7 tourist trap alternatives

Name recognition is the only thing you'll sacrifice if you swap out the usual tourist attractions for these lesser-known spots. The rest is gravy: think lower prices, fewer crowds, and more time spent actually enjoying the place you're visiting.




The Saqqara Pyramids site is far less crowded than Giza Plateau, despite the fact that you can clamber into a small pyramid and wander inside tombs more beautiful than many of the more famous ones in Luxor. For an excellent introduction to ancient Egyptian architecture, start with the Imhotep Museum; it’s devoted to the vizier of the same name who built the world’s first stone monuments and invented the pyramid tomb. Next, head for the tomb of the vizier Mereruka, whose scenes of daily life—fishing, bread making, pet hyenas—are carved in still-sharp stone relief on the inside walls. The shared tomb of Niankhkhnum and Khnumhotep, manicurists to the pharaoh Unas, is one of the most exquisite and mysterious monuments in all Egypt—the exact relationship between the two embracing men remains lost to time. —Susan Hack


(Abbie Kozolchyk)

Dubbed  “the next Machu Picchu” and “Machu Picchu’s little sister,” Choquequirao offers something that big sis has long outgrown: solitude. The site is sufficiently unknown and so hard to get to (two days of uphills and downhills on the way in, the same going out) that you may well have the place to yourself. On the average trek, you’ll run into a few backpackers, the occasional orchid thief (yes, the flora is that good) and—one hopes—a tipped-off ranger. The ruins, which are surrounded by snowy peaks and lush slopes, were sacred to the Incas. I used Habitats Peru, which can set up a five-day camping trek—and the attendant guide, porter, and supplies. —Abbie Kozolchyk


(Wendy Perrin)


Did you know that there’s a resort in North America with overwater bungalows? Just a few hours by air nonstop from several major U.S. airports? Suited to both romantic couples and families with young kids—simultaneously? Hard to believe, I know, but I just got back and not only is it real, but it’s otherworldlyI’m talking about the Rosewood Mayakoba, on Mexico’s Riviera Maya, a 45-minute drive from Cancun International Airport. It feels less like a hotel than a nature and wildlife preserve dotted with bungalows and villas—all gleaming and stylish, yet also comfy and barefoot-casual. For a sprawling property, it’s relatively small (128 rooms), private (each room is a freestanding villa, nestled amid lush foliage, with its own veranda and plunge pool), and green (the resort was built around the indigenous plants and wildlife so that, as you stroll, float, bike, or golf-cart around the property, it can almost feel like you’re on safari). Never before have I been transported from a hotel’s front desk to my room by boat via a winding lagoon. Never before have I seen a resort’s spa on its own island within a lagoon. —Wendy Perrin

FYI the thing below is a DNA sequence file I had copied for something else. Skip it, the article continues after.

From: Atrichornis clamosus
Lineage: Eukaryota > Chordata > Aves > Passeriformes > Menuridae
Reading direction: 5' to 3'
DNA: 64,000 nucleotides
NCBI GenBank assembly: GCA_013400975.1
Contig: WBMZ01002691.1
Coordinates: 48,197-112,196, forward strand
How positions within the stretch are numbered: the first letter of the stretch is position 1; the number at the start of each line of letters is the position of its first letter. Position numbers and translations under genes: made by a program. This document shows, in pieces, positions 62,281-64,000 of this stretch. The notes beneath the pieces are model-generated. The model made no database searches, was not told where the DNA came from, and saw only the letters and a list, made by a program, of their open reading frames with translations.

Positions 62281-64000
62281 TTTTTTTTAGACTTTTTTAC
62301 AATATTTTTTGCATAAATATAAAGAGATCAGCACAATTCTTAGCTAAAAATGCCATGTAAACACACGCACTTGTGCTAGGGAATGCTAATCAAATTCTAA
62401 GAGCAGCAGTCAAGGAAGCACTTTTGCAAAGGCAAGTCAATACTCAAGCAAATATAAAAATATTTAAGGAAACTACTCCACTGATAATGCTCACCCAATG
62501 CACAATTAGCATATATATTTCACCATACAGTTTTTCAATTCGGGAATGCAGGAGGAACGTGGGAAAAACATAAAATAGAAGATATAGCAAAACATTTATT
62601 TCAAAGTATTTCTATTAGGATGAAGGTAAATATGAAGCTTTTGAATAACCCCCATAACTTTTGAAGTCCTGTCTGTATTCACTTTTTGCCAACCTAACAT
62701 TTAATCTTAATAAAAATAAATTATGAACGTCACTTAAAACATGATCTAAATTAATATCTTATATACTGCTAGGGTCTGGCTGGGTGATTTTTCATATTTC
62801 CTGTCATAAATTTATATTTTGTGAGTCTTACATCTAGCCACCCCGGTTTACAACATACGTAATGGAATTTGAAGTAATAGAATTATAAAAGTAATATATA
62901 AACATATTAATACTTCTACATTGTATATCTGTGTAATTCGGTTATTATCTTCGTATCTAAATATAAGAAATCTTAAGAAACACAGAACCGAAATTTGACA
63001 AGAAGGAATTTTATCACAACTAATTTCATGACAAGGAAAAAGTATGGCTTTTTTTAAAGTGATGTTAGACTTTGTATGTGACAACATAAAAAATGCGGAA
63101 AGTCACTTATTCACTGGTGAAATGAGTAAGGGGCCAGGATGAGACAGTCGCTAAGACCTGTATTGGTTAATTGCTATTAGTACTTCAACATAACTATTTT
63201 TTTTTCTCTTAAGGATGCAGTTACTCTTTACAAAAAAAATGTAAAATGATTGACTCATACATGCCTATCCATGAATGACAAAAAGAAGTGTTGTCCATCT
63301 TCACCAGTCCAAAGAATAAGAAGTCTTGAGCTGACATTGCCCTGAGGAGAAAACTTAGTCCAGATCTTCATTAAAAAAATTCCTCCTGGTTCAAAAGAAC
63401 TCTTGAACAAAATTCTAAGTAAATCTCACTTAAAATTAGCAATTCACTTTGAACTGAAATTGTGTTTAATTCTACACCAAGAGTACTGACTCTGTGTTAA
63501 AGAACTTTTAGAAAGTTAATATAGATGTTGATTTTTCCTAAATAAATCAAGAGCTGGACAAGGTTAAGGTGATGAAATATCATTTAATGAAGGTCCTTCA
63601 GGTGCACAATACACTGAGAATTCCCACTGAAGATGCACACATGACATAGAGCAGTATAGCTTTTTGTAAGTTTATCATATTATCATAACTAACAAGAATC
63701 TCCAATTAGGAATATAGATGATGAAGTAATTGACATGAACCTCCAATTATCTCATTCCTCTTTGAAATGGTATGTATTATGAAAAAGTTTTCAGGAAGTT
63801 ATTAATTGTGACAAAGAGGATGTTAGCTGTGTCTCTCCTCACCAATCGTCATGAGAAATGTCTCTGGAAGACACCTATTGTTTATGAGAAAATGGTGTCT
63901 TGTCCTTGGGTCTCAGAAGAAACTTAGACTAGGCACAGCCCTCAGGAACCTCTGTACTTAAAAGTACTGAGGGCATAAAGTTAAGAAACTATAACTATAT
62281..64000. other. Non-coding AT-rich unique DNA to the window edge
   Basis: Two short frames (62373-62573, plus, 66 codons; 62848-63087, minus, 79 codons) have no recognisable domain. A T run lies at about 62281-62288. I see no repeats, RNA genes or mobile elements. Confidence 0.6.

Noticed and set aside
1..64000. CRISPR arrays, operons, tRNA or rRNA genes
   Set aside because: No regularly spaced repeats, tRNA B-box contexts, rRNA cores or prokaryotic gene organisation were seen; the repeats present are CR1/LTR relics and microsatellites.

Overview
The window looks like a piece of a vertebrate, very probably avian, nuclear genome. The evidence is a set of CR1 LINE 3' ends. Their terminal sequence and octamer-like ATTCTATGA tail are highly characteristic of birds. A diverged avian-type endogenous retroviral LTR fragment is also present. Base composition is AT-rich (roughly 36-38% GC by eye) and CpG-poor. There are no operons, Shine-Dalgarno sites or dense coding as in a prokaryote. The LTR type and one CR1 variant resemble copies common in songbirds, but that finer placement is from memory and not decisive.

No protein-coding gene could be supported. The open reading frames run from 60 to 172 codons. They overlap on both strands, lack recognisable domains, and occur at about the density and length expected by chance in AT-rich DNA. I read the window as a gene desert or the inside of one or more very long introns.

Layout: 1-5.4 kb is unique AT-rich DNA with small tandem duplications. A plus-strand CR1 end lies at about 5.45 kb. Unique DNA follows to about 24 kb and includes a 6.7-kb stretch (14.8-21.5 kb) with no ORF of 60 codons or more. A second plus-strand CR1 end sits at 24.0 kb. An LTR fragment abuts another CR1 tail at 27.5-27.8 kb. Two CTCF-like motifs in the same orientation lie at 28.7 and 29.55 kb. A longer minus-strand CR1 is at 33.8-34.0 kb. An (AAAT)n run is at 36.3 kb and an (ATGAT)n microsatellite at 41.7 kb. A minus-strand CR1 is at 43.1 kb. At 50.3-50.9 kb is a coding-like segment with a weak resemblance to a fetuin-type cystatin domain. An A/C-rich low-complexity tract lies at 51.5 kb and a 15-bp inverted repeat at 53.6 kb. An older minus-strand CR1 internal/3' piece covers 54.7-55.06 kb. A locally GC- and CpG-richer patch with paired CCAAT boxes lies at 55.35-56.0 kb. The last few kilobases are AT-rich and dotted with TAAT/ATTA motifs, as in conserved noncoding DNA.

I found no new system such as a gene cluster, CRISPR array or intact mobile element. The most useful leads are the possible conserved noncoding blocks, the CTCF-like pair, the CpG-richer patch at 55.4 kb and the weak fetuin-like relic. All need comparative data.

Full disclosure: I was at the Rosewood Mayakoba to speak to a travel-industry group—as part of a conference based at the resort next door—and thus the management knew I was there. Normally I travel unannounced, but I can’t travel undercover when I’m speaking, so this was one of those unusual instances where the hotel knew I was coming.


(Pasticceria Rocco)

New York City

Magnolia cupcakes are to New York what Café du Monde beignets are to New Orleans: a cavity-inducing cliché. Instead, head a few blocks down to 243 Bleecker Street and pick up some excellent, authentic cannolis and an espresso at Rocco's Pastry Shop (243 Bleecker Street, 212-242-6031), one of the few vestiges of when this part of the Village was populated by Italian immigrants. If you've got your heart set on cupcakes, hail a cab to Cupcake Café (545 Ninth Avenue, 212-465-1530), which has been baking them a lot longer than Magnolia and still gets them right—moist, huge, and with real buttercream frosting. The main location on Ninth Avenue, near the Port Authority Bus Terminal, isn't too convenient, but there's an outpost nestled in the charming children's bookstore Books of Wonder (18 W. 18th Street) in Chelsea.—Peter J. Frank

See all 7 tourist trap alternatives at Conde Nast Traveler

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